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Keep Calm and Hedge

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Why Hedge Your Investments

Hedg­ing is an impor­tant and valu­able risk man­age­ment tool for investors to include in their port­fo­lios.

Typ­i­cal­ly, one hedges to reduce the neg­a­tive impacts of mar­ket risk and volatil­i­ty in a port­fo­lio. The hedge is intend­ed to off­set poten­tial loss­es by trans­fer­ring risk in var­i­ous ways (e.g., options, short­ing, or futures con­tracts).

Why Hedge Investments | Keep Calm and Hedge | Swan Insights

Some investors may be wary of hedg­ing because they are unfa­mil­iar with it or because it may seem too com­pli­cat­ed. But it is a com­mon approach to man­ag­ing risk and one that may be quite use­ful when look­ing to tack­le mar­ket risk.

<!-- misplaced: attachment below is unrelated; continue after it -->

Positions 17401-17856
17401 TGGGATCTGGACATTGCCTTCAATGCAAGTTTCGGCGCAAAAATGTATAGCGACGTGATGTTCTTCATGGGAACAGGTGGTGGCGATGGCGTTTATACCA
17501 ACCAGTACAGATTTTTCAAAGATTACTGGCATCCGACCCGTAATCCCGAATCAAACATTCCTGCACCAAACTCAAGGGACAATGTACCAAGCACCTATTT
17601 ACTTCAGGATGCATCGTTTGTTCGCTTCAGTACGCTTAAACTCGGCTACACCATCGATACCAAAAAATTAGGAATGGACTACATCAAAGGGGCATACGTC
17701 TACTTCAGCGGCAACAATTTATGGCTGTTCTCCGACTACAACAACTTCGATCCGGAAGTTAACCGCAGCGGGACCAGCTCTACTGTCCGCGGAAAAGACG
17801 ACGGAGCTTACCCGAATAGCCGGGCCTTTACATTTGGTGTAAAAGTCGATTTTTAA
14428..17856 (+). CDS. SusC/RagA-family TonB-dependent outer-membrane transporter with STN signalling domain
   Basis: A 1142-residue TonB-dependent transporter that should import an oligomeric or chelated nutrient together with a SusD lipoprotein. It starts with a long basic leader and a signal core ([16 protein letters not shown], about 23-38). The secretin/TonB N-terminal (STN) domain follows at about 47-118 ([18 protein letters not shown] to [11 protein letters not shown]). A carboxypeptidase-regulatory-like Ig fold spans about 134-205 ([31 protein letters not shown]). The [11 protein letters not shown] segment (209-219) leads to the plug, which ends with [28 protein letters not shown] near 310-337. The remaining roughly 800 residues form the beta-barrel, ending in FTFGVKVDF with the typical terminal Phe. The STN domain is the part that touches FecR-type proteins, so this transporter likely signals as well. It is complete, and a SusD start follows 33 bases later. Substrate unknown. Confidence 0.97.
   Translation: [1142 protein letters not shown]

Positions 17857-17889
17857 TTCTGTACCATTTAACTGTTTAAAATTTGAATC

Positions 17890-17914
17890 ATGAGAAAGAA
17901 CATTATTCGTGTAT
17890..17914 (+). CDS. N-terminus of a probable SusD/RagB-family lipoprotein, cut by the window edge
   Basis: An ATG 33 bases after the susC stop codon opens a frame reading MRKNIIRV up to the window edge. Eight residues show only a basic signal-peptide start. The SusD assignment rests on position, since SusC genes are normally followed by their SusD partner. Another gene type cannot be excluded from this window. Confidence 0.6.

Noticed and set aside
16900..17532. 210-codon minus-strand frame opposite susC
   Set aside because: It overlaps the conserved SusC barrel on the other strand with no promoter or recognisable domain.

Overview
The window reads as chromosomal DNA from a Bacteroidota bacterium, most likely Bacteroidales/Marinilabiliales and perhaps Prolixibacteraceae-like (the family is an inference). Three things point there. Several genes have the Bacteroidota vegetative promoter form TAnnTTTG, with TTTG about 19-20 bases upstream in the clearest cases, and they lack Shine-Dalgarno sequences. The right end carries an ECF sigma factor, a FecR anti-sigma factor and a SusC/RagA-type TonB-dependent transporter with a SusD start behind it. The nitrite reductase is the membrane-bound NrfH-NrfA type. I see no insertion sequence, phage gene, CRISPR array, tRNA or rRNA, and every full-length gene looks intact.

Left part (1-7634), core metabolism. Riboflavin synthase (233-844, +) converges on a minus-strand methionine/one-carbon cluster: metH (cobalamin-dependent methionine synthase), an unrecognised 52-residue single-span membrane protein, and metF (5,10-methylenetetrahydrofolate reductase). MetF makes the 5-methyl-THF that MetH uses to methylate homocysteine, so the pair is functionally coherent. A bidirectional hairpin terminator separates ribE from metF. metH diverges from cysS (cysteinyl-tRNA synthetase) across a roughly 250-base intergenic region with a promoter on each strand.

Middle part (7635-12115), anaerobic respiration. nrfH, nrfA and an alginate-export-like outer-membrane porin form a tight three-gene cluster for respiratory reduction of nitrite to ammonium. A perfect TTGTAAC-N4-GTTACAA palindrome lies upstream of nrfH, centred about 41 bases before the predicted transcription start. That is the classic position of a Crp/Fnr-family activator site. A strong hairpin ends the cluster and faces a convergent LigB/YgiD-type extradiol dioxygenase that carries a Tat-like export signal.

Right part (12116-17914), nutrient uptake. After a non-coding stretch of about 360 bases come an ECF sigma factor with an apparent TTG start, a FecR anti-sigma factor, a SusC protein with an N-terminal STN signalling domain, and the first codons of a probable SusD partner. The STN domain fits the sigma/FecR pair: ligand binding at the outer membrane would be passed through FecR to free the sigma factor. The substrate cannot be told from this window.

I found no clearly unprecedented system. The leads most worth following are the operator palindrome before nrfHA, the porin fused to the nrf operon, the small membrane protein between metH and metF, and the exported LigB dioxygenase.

Hedging Is Nothing New

Hedg­ing has been around a long time. Farm­ers, air­lines, banks—they all hedge to man­age the biggest risks in their busi­ness­es. Farm­ers hedge against changes in seed, live­stock and crop prices. Air­lines hedge against big changes in oil prices. Banks hedge against inter­est rate risk.

If you own car or home insur­ance, you are essen­tial­ly hedg­ing against poten­tial prop­er­ty loss either due to a car acci­dent or hous­ing cat­a­stro­phe.

Diver­si­fy­ing your port­fo­lio can some­times appear like a form of hedg­ing. For exam­ple, many investors buy bonds to off­set poten­tial loss­es in stocks with the expec­ta­tion that bonds, and stocks are uncor­re­lat­ed and won’t move in the same direc­tion at the same time. This, how­ev­er, hasn’t always been the case. Remem­ber the 2008 Finan­cial Cri­sis? Many types of bond funds lost val­ue at the same time as near­ly every cat­e­go­ry of stocks.